We parked up in a large layby just after the Tyn-Y-Coed pub. I stepped out of the car and took a moment to let the sound of the nearby waterfall become the only thing in my conscious thoughts. I was abruptly interrupted by my tiny dog scratching at my ankle; her face read “Common Mum. We have SO much walking to do!”. Jamie and I went through the motions of checking our packs for the right kit (food, head torches, water, food, maps, guide books, food, first aid kit and so on) and making sure our boots were laced properly.


The path started just up from the layby we’d parked in, took us over fon Llugwy and lead us around driveways and farm entrances for a little while. It didn’t take us very long to reach the base of Moel Siabod. The stand-alone mountain rose up sharp and narrow, like a little dragons back. There was a path that went up the ridge directly in front of us, but that’s the one we intended to come down, not go up. Instead, we traversed along to the left of the mountain, not gaining very much altitude at all, and sticking to the well-marked trail.



This path lead us up past a couple of lakes, in and out of old decrepit stone mining houses, around large piles of loose slate and past lots of tiny waterfalls – all of which are worth exploring. The third lake, Llyn Foel, is the one worth noting. Its main differentiating feature from the other two is its tiny island in the middle of it. The ridge directly on the opposite side of Llyn Foel is where all the exciting scrambling was due to start. The path is far better trodden on the right hand side of the lake; but ignore this and go left. We did not get that tip off until the very end of the day. Instead, we veered right, following the meander of the main trail. The path quickly became much more boggy and difficult. There hadn’t been rain here for a few days now, but there are a couple of springs that trickle into Llyn Foel , which means the ground around the right hand side of the lake is permanently saturated.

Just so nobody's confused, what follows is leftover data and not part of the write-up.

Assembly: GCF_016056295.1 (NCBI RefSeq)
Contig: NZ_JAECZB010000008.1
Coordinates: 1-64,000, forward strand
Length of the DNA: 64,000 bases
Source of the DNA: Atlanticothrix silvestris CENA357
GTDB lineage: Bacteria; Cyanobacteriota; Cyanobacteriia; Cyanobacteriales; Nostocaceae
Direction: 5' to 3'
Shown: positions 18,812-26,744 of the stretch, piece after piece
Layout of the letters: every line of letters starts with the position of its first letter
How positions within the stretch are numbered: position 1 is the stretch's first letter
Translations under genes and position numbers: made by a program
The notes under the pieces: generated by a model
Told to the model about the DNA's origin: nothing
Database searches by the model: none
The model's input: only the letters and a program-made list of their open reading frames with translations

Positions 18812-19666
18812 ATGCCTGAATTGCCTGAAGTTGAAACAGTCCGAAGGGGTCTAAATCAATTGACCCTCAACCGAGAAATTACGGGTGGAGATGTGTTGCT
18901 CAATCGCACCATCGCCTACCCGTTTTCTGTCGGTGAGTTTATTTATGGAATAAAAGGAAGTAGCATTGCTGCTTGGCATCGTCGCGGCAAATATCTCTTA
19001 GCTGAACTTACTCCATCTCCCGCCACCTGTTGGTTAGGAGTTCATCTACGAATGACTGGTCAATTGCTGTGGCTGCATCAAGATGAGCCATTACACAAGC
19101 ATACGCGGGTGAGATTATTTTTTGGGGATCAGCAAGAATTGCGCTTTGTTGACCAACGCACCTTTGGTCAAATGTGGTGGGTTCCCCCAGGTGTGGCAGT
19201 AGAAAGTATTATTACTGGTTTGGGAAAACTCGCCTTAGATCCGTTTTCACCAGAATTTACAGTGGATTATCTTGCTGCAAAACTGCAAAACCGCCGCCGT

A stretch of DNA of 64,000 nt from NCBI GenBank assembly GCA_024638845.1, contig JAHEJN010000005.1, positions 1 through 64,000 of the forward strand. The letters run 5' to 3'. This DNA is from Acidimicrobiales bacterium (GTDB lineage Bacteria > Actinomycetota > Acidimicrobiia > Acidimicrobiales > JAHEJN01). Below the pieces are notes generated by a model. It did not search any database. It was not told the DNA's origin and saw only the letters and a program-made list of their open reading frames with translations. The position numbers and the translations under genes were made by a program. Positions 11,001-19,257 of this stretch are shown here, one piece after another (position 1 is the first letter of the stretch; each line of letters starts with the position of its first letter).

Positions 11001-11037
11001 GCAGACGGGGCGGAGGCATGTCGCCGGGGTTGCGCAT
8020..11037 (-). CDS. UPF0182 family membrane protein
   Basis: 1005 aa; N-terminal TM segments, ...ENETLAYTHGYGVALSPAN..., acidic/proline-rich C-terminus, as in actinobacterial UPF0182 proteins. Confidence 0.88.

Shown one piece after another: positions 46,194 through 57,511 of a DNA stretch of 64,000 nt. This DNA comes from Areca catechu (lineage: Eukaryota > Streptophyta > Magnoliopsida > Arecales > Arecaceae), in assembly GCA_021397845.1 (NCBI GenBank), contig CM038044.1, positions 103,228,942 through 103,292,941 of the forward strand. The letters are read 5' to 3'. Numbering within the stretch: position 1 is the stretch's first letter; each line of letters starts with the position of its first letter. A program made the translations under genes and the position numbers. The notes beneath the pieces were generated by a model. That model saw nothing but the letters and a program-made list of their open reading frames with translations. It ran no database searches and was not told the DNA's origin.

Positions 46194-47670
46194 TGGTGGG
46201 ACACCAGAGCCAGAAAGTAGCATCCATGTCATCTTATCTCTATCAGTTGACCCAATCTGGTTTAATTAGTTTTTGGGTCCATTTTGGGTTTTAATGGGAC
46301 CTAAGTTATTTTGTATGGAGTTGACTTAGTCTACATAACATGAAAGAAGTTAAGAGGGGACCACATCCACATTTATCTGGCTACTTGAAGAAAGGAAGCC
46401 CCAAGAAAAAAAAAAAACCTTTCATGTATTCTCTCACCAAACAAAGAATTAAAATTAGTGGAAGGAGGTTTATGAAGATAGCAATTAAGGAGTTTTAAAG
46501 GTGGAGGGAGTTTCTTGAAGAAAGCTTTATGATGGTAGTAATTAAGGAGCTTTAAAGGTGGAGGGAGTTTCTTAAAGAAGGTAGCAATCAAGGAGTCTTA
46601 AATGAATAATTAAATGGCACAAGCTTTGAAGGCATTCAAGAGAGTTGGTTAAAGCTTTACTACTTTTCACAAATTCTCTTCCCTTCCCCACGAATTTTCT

After delicately tip-toeing our way over the driest parts of the bog (which lost us a lot of time), we scampered round the corner of the ridge and were finally met by the sight we’d been craving all day – Sun kissed, climbable, Welsh rock! I had lost half a leg in the bog a little earlier, so we took a little break in the sunshine to scoff some calories and wring out my right sock. The air was calm. The only thing in my line of vision that moved were two buzzards playing in the gentle updraft of wind along Moel Siabod ridge. And that was it. No cars, no other humans, no tractors, no nothing. Compared to the scenes we’d seen at Snowdon’s car park earlier in the day, this felt surreal. Jamie squeezed my shoulder gently to indicate it was time to move on. I closed my eyes, drew in a deep breath and silently said a few words of thanks to myself (I try and do this as often as possible).